• This approach requires better knowledge of JavaScript and DOM concepts – which are front-end skills rather than back-end web development skills typically required to populate the data layer. Marketing usually have more control of the front-end and far less on the back-end.

An optimal and realistic approach

A data layer have the benefit of decoupling the presentation layer from the data collection needs, but it also makes those data elements more “disconnected” from their context. For aspects of the website that deals with IT systems (such as a purchase confirmation), a rigorous data layer approach should be privileged. For general front-end tracking such as content category, a data attribute approach might be easier and more flexible.

In the end, I don’t think there’s a clear cut for one approach over the other. My philosophy, akin to “user experience comes first”, is “instrumentations adapts to the web, not the other way around”, so I often use a DOM-scraping approach. Once the TMS bootstrap/container is deployed (and through some techniques, even when it’s not), it allows me to speed up the implementation process and have complete control and agility to make adjustments without bugging our friends in web development.

What’s your experience? Have you thought about the differences in those approaches?

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  • Eduardo Cereto Carvalho

    For me the biggest Con that made me give up on DOM scraping is maintainability. The DOM will change one time or another. And when the developer is changing it it’s very hard to tell if the changes are breaking some DOM scrapping code or not. So things stop working unexpectedly and you have to redo your work.

    With the dataLayer changes are less likely to break measurement because it’s clear and separated. I’ve become a dataLayer aficcionado and I’m not looking back. Better do it right, than do it fast.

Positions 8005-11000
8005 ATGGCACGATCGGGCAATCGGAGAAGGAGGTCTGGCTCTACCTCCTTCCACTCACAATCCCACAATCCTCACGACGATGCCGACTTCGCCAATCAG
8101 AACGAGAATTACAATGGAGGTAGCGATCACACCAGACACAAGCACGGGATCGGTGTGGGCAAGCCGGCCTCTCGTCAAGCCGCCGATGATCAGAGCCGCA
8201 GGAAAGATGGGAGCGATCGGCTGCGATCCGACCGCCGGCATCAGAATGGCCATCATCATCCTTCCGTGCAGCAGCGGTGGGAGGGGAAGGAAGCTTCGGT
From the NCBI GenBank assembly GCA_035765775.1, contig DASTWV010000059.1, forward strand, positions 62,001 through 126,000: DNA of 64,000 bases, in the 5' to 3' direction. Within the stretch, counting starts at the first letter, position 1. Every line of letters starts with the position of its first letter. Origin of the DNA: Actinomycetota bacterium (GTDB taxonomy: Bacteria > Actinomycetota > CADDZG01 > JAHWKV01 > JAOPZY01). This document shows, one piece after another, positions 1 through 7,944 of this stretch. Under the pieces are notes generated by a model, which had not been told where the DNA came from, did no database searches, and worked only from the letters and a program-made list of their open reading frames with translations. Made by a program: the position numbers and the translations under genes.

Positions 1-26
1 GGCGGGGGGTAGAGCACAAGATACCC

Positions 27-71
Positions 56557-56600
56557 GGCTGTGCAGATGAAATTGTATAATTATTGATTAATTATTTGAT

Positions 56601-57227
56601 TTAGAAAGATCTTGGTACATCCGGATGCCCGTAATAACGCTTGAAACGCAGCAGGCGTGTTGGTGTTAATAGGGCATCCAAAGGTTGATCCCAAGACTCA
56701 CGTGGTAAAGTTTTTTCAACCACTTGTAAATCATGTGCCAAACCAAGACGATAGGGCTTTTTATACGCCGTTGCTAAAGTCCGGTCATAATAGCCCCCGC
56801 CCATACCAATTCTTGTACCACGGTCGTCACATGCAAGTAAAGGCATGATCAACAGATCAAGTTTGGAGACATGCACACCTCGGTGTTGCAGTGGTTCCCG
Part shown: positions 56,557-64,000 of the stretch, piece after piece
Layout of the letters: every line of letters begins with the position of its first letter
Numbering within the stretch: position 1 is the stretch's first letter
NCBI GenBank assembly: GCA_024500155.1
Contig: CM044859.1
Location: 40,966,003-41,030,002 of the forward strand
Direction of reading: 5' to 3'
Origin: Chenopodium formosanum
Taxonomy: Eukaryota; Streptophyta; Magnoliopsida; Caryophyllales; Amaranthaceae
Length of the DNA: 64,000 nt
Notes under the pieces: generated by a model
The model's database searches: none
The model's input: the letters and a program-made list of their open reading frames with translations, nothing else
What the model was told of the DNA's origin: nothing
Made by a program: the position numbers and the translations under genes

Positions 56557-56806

• Jay

    Hi Stephane, thanks for a great article. I’d have to say that a hybrid approach (if possible with your vendor) can provide both agility and maintainability. A solid data layer provides sustainability, consistency and a long term foundation for the 90%+ of the data more critical and consistent to an organization. Bringing order to that data chaos is the biggest win coming from the TMS industry in my mind. DOM scraping can then be used to evolve a company’s data strategy in lieu of additional IT resources getting involved. We’ve seen some pretty nasty things happen to companies attempting to go with a DOM scraping only strategy, data disappears and when you are relying on your TMS to manage your entire digital marketing stack that can be nothing short of disastrous. Once a solid data layer is in place you’ve got it made in the shade :-) Just my 2c.

  • Chris Brinkworth – ensighten

    Much needed piece Stéphane. There’s not enough focus on this and I’d advise people to view specifically page 30 on the W3C document, “Industry Standards”. It is becoming clear that each sector needs to define it’s common definitions as sub-chapters.

  • Stephane Hamel

    Thanks @all for your comments – the resulting discussion on G+ was very interesting. If there’s any conclusion to draw, it is that DOM scraping is useful for testing and quick wins, but a dataLayer strategy is better in the long run, especially for critical areas of the site such as the checkout flow or other online goals (while simple DOM scraping might still be acceptable for presentation-layer only elements).